CEO and founder, Nikki Kaufman, created Normal to remedy a persistent problem with in-ear headphones: a bad fit. As any owner of in-ears can attest, the difference between a good fit and a poor one can have an enormous affect on sound quality. Unfortunately, human ears are oddly shaped, and it’s very difficult to create a standardized size that will work equally for all users.
Typically, manufacturers tackle the anatomical issue with multiple design styles, or a variety of little silicone and foam tips, attempting to shoehorn plugs into your canal to create a tight seal. But the most effective solution, custom-designed earpieces, has only been in reach of those with the time and means to seek out an audio professional for custom molds, and then pay a heap of cash for tailored manufacturing.
Normal aims to change all of that.
For $200 — about what you’ll pay for standard in-ear headphones of the premium variety — Normal will send you a pair of earphones in as little as 48 hours that are carefully crafted for those unique little holes in your head. The earphones come in a variety of colors with an inline remote and mic piece, and a custom laser-engraved carrying case. Tax and shipping are also included in the price.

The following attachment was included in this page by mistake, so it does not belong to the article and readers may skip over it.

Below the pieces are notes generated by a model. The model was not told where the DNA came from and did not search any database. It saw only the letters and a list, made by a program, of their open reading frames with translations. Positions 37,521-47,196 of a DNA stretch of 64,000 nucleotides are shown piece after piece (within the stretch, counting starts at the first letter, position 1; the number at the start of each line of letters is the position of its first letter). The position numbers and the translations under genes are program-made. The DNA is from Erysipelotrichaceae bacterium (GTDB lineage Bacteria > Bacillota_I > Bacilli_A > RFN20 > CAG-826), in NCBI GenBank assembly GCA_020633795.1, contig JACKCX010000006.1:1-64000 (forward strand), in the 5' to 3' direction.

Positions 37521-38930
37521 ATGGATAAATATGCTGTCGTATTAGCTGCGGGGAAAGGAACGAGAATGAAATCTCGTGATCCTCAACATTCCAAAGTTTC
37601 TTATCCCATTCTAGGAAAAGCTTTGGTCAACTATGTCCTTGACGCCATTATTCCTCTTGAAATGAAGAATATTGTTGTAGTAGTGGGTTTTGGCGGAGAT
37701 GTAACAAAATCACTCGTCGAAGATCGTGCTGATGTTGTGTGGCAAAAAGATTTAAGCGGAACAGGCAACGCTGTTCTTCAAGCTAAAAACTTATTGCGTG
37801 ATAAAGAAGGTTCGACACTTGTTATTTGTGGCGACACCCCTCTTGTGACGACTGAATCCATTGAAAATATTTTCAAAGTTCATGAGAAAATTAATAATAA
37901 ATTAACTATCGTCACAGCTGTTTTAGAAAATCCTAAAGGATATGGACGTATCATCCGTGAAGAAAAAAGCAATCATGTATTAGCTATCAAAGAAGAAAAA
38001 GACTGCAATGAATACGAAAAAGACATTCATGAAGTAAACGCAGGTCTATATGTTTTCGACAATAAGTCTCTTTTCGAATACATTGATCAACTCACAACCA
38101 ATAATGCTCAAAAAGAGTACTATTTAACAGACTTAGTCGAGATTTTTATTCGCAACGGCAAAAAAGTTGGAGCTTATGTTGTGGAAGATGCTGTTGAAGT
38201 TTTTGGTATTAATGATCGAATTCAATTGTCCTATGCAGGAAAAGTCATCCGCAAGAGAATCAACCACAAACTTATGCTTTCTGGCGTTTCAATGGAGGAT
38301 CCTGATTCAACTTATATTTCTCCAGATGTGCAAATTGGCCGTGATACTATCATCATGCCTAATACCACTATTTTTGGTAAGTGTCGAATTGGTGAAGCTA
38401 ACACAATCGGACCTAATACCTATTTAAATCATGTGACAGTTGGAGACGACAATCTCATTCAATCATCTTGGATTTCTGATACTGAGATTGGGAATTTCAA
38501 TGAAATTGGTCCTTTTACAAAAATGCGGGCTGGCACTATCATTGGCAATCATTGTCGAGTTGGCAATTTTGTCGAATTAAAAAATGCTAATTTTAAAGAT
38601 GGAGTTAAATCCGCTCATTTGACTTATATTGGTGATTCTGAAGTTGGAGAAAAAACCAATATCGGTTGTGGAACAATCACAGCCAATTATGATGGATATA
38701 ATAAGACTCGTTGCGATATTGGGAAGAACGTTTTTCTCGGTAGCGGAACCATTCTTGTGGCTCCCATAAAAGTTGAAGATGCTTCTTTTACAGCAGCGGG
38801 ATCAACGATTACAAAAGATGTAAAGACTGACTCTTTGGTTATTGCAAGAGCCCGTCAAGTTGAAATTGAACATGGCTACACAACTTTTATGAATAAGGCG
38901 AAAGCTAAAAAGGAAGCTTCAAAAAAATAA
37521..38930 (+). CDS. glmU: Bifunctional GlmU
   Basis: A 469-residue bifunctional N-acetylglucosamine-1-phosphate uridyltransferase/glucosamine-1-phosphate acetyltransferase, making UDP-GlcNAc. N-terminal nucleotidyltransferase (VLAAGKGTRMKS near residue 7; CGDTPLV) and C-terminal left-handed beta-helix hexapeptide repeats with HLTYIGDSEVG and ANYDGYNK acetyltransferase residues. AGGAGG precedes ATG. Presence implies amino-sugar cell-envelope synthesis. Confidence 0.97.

So how does Normal get your ear size? Your smartphone, of course. The company offers a free app to download, which walks you through the process of taking pictures of each ear, and sending the data out to Normal’s New York offices for manufacture. Just how accurate a design the company can create from a pair of inner-ear selfies remains to be seen. But Kaufmann, Normal’s head honcho, has a background in 3D printing as a founding member of Quirky, a design firm that makes everything from air-conditioners to charging stations.
To offer a top-tier product, Normal also hopes to pair a great fit with great performance. Normal’s site claims that each custom shell is stocked with premium components, including a 14mm dynamic driver, a CNC anodized aluminum housing and outer cabinet, and a “bass tube”, all of which are promised to create “warm chords, sharp podcasts, and crisp conversations.”
It’s a bit of a gamble to throwdown $200 on a product that doesn’t really lend itself to a trial scenario. However, if Normal can pull off even a meager majority of its bold claims, these new custom cans could be a bargain. If you’re convinced, you can pre-order your tailor-made Normal earphones at the company’s website today. Shipping for the first pairs of Normals is slated for August.